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dir Fernando Meirelles
scr Peter Morgan
prd Andrew Eaton, Chris Hanley, Danny Krausz, David Linde, Emanuel Michael
with Rachel Weisz, Anthony Hopkins, Jude Law, Ben Foster, Maria Flor, Gabriela Marcinkova, Lucia Siposova, Jamel Debbouze, Dinara Drukarova, Vladimir Vdovichenkov, Juliano Cazarre, Moritz Bleibtreu, Mark Ivanir, Marianne Jean-Baptiste, Johannes Krisch, Katrina Vasilieva
release UK Oct.11 lff
11/UK BBC 1h55
Take a chance: Weisz and Law
TORONTO FILM FEST
|R E V I E W B Y R I C H C L I N E|
Loosely based on Arthur Schnitzler's play La Ronde, this beautifully assembled film is easy to watch. But that's the problem: the subject matter should be much more difficult than this, as it's about having the courage to make unexpected choices.
In Vienna, British businessman Michael (Law) has arranged to meet Slovakian prostitute Blanka (Siposova) on her first night on the job. But the situation shifts, and Michael ends up thinking about his wife (Weisz) in London. Meanwhile, she's having a fling with a Brazilian (Cazarre) whose girlfriend (Flor) is fed up with his infidelity. On her flight home, she meets a troubled British man (Hopkins) and a recovering sex-offender (Foster). Meanwhile, an Algerian dentist (Debbouze) in Paris is in love with his Russian employee (Drukarova), whose husband (Vdovichenkov) works for a hotheaded gangster (Ivanir).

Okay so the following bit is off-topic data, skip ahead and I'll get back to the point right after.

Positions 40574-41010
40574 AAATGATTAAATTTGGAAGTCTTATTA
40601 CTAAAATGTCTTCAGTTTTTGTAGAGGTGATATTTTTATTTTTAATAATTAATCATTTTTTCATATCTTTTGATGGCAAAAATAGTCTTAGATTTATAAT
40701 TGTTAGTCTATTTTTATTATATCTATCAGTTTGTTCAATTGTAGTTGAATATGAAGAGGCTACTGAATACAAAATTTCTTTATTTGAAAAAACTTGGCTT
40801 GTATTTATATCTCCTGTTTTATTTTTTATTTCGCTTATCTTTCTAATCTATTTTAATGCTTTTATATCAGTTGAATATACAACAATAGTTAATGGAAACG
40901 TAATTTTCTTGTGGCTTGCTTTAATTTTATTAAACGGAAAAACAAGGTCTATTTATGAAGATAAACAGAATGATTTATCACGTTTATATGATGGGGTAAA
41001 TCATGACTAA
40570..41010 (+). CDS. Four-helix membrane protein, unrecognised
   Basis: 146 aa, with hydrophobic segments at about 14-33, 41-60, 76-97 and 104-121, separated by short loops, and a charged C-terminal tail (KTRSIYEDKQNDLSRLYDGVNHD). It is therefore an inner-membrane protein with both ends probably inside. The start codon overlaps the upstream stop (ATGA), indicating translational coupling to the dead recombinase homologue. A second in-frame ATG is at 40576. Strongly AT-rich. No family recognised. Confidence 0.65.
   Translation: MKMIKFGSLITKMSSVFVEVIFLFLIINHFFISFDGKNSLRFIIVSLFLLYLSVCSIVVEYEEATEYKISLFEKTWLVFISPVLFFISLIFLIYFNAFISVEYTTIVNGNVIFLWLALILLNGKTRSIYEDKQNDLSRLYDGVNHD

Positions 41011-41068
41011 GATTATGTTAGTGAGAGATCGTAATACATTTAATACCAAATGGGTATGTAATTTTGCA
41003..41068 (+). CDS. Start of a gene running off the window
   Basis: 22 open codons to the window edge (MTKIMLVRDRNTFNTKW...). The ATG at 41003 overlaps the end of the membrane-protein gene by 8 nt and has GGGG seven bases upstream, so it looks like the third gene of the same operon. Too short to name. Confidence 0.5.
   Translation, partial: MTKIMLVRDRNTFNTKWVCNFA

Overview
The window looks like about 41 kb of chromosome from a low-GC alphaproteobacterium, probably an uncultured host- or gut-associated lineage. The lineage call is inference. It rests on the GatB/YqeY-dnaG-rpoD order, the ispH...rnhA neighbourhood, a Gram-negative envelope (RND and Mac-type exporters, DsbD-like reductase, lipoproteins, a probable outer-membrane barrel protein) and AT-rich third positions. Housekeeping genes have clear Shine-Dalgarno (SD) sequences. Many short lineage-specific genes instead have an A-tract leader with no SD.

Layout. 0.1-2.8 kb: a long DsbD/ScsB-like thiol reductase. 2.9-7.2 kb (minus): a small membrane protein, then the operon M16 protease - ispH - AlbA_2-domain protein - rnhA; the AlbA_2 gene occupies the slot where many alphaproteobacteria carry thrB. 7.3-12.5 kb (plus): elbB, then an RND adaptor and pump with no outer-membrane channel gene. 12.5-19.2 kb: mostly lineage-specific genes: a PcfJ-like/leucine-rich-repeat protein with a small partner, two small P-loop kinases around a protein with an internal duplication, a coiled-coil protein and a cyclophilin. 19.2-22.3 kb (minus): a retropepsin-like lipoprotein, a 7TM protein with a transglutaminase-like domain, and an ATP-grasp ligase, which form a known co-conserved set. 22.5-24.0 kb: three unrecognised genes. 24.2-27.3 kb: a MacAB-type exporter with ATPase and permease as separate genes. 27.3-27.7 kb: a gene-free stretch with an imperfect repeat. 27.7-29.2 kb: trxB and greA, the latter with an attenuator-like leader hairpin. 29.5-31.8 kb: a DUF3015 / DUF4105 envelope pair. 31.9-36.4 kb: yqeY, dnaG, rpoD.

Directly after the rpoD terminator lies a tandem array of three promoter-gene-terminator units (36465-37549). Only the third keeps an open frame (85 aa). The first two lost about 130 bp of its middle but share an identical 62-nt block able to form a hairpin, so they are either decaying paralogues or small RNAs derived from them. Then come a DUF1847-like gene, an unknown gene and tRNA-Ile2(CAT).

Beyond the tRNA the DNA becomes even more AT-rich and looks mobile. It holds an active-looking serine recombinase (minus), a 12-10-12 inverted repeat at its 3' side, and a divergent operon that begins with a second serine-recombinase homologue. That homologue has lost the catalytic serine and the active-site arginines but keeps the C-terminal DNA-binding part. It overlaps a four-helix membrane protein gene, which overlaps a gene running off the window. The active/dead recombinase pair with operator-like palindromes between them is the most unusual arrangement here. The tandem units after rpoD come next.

And so on. The point is that all of these people are connected by relationships and encounters in Europe and North America. And the constant theme is that each person must make a decision that completely changes their life. Essentially the film is encouraging us to take the unexpected fork in the road, even if we must pay the consequences. But the script never follows through on this: the characters' decisions never have any real fallout.
Meirelles uses every trick in his impressive arsenal: whizzy camera moves, witty editing, inventive transitions and a clever use of reflections. He also establishes the settings beautifully, from Vienna and Bratislava to London and Paris, by way of the Denver airport and a 12-step meeting in Phoenix. Images are bright and glassy even as the characters battle against losing their moral or ethical balance. At least this gives the cast members plenty to work with.
There isn't a weak performance, with stand-out scenes for Flor and Marcinkova (as Blanka's sister). Weisz and Foster are terrific at conveying conflicting emotions, while Hopkins gets the big grandstanding scene with a lengthy monolog that brings the film to a shrieking halt. But everyone manages to inject subtlety into the thinly drawn characters, while Meirelles connects the strands inventively. But in the end, the message that we should take more risks in our lives feels more than a little simplistic.
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© 2011 by Rich Cline, Shadows on the Wall|
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